A 65-year-old woman taking warfarin was admitted to hospital because she had melaena and an INR greater than 10. She also had a painful left ankle due to a large atraumatic haemarthrosis which had left her unable to weight bear. The patient had a history of type 2 diabetes mellitus complicated by chronic renal failure, peripheral vascular disease, hypertension, dyslipidaemia and hypothyroidism.
She had been treated with warfarin for 16 years for two indications, paroxysmal atrial fibrillation and a mitral valve xenograft, and her INR was usually stable. Her dyslipidaemia was managed with simvastatin, but four weeks before admission she was changed to fenofibrate. This was because she had mixed dyslipidaemia with predominant hypertriglyceridaemia. She was found to have normocytic normochromic anaemia and acute-on-chronic renal failure (estimated glomerular filtration rate of 17 m L/min).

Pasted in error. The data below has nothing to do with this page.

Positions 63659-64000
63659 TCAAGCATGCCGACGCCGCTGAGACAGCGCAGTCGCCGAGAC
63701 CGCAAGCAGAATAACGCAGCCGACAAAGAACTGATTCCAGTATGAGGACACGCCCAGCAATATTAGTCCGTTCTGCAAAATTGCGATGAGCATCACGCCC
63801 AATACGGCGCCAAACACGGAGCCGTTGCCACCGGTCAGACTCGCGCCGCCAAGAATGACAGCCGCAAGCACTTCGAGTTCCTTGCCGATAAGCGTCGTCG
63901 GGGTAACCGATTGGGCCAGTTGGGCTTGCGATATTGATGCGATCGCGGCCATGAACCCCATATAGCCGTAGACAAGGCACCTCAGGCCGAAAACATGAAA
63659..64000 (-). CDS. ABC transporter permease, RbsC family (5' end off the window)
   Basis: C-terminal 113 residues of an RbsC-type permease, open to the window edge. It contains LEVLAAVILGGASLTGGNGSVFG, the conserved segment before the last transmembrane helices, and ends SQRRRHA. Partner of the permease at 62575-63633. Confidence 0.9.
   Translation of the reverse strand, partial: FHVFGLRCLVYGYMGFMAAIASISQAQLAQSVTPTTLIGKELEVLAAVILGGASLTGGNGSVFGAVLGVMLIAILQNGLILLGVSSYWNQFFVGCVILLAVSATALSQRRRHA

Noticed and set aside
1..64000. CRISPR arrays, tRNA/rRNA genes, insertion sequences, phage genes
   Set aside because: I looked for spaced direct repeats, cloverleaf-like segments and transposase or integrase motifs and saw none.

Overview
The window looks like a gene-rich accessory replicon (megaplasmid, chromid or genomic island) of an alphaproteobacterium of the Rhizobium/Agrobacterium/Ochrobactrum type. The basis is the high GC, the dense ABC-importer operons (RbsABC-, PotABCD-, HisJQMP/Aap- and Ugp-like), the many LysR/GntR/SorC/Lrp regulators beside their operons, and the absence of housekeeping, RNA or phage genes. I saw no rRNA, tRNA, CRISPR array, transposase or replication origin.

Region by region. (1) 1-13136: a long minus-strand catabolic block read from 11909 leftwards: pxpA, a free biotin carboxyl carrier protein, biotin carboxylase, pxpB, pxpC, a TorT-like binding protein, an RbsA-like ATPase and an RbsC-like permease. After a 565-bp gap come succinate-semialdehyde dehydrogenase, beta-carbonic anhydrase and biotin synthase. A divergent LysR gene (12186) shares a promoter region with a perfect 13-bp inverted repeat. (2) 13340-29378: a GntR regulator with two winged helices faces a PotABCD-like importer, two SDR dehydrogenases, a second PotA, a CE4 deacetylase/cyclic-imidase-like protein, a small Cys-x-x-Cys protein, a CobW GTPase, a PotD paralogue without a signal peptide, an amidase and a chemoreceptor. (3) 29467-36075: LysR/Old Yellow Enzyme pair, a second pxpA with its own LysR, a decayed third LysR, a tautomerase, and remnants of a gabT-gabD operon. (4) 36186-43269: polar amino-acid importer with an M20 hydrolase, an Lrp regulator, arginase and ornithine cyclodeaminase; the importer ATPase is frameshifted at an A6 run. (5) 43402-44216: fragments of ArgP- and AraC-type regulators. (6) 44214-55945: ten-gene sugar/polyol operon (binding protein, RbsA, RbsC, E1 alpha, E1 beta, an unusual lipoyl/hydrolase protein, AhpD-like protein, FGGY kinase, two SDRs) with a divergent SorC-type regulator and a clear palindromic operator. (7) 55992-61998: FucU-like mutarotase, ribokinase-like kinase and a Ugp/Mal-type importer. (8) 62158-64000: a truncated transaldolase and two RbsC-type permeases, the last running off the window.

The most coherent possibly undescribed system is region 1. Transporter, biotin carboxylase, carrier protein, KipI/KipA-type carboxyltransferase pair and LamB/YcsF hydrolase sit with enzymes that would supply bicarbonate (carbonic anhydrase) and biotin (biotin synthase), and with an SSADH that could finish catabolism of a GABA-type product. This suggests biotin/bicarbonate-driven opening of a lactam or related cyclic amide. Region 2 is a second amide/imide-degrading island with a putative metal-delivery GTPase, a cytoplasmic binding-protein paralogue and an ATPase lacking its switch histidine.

Initial management included correction of coagulation factor deficiency with fresh frozen plasma, daily INR monitoring and withdrawal of warfarin for three days. The gastrointestinal bleeding was managed with a proton pump inhibitor given parenterally and transfusions of packed red blood cells.
While in hospital, she developed paroxysmal atrial fibrillation with rapid ventricular response rate and myocardial damage as evidenced by a small rise in troponin I. She was discharged after seven days with an INR of 2.8, in rate-controlled atrial fibrillation, and with no evidence of ongoing gastrointestinal blood loss. She was also able to weight bear.
Clinicians need to be aware of a potential interaction between fenofibrate and warfarin. Whenever starting fenofibrate for patients receiving concurrent warfarin, the INR should be checked 48-72 hours as the warfarin dose may need to be reduced.
- Kim KY, Mancano MA. Fenofibrate potentiates warfarin effects. Ann Pharmacother 2003;37:212-5.